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Understand Master-Slave Relationships using the Election Algorithm

obbap profile image paschal ・6 min read


While building distributed systems, Transparency is a very important factor. The Engineer has to consider Access transparency, Concurrency transparency, Location transparency, Replication transparency, etc. Replication transparency answers the question, 'Will my data resources always be consistent ?'.

What is Replication transparency?

With distributed systems, we can access different copies of our resources, which helps with redundancy, backup, speed, etc. Having replicas of a particular resource, also raises the issue of consistency. How do we ensure that all the replicas of a particular resource are consistent at all times? Two-phase commits can help in ensuring that if for any reason, all the replicas of a particular instance don't get updated may be due to timeouts or propagation errors, the instances will be rolled back to their previous state. This means that the update is lost and has to be done again.

Three models help us with handling replicas:

  1. Primary-Backup / Master-Backup Model
  2. Peer to Peer Model
  3. Master-Slave Model

The Primary-Backup model exposes only one instance to all external processes. This instance is the master instance, and it has read and write permissions. All other instances or replicas have only read permissions. So with this model, we are sure that only one instance can be updated, and then the change is propagated. The drawback of this model is that it isn't scalable, because only one instance is exposed and if that instance crashes before propagation happens, we will still encounter inconsistencies.

The Peer to Peer model gives all the instances read and write permissions. With this model, we will observe performance issues, especially when we need to propagate very large chunks of data. Maintaining global consistency will also be difficult. It is best suited for applications that require low data replication. User-specific applications for example.

The Master-Slave model has one instance as the Master model, with read and write permissions. The other instances(slaves) have read permissions, but are "hot-spares" in the sense that immediately they notice that the Master node is down, a slave becomes the Master. It is best used for systems where reading operations are higher than writing. Eg. Databases. This is because to write or update an item on a database, it reads first (read-modify-write).

Which Slave is selected to be the Master?

This is where the Election algorithm comes in. It is used to elect a slave(to be master) after the master node fails.
We have the

  1. Bully Election Algorithm
  2. Ring Election Algorithm
  3. Leader Preelection Algorithm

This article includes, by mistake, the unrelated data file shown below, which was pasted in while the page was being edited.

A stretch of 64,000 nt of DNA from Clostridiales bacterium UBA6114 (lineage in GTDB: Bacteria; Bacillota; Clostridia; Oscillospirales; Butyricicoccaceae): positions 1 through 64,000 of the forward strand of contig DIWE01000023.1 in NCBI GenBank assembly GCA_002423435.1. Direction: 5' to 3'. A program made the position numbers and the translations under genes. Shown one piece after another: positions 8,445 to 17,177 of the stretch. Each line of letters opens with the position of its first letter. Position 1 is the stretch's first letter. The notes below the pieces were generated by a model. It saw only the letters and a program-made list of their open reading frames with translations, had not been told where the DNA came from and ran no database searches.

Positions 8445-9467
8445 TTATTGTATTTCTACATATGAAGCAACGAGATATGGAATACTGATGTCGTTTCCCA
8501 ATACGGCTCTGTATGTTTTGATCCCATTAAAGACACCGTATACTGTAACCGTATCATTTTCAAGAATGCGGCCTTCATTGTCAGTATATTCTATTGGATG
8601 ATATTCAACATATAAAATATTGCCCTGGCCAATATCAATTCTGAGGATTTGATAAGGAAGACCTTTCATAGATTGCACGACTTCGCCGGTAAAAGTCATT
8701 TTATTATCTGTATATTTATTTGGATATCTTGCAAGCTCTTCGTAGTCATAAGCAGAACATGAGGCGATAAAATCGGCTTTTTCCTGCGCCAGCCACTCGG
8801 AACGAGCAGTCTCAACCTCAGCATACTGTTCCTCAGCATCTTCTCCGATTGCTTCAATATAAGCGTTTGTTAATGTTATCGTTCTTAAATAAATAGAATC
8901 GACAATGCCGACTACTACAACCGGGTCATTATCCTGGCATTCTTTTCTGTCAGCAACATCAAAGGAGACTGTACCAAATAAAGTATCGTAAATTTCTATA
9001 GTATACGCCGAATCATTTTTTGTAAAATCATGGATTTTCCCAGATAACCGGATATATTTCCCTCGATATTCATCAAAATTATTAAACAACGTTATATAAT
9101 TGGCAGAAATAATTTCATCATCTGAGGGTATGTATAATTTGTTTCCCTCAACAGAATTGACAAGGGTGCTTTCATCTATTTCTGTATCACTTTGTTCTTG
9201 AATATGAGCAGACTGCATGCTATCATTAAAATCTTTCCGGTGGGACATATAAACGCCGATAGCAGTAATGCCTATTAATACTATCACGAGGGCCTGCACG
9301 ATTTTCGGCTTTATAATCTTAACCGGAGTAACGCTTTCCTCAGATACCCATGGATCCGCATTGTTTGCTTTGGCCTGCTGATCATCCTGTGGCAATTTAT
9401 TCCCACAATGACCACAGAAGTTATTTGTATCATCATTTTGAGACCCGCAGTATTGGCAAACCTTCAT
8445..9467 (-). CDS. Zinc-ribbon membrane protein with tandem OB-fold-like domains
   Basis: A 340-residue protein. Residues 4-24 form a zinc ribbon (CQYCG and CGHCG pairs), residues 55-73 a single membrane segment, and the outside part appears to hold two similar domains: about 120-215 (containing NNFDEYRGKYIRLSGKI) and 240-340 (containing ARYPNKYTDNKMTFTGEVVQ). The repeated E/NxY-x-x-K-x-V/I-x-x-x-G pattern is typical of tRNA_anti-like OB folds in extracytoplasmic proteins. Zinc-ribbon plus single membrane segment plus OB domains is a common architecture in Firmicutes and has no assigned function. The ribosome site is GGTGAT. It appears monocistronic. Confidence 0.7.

The Bully election algorithm takes the node with the highest ID as the next master. Once a node realizes that the master node has failed, the election process starts. If the last node to join the conversation is the node with the highest ID then the election process is going to take some time compared to when the node with the highest ID joins first.

The Ring election algorithm implements the Bully election algorithm but the nodes are arranged in a logical ring. This means each node sends messages to its neighboring nodes, and not to every node.

The Leader Preelection algorithm chooses the "backup" master node while the master node is still running. It still implements the election algorithm, but it happens while the master node is still running. This eliminates the overhead that happens with the other methods, but its also a waste of resources because the backup nodes can fail before the master, and then the elections will keep happening.

Simulating the Election Algorithm

We will be simulating the Bully election algorithm, using four docker containers which will represent our nodes. (1 master and 3 slaves) running NodeJS and a message-broker(Rabbitmq). I initially tried using actual VMs, Welp. Good luck with that.

To achieve this simulation, we'll have to:

  1. Create a Docker network, which will host all the containers and the rabbitmq server.
  2. Spin up the rabbitmq server, and bind the port to rabbitmq running on our localhost.
  3. Spin up four docker containers from our Dockerfile.
  4. Use the Pub/Sub pattern, and the fanout method, so that every node sends and receives messages from every node.

Create a Docker network

# The name of this network is election-algorithm_default
$ docker network create election-algorithm_default

# confirm it exists and copy the network id
$ docker network ls

The Rabbitmq Server

The Server will use the management alpine image, so ports 5672 and 15672 will be used. If any processes are running on these ports, you will need to kill them.

# Run the rabbitmq image in detached mode
$ docker run -it -d --name rabbitmq -p 5672:5672 -p 15672:15672 rabbitmq:3.6-management-alpine

# Confirm its running and copy the container id
$ docker container ls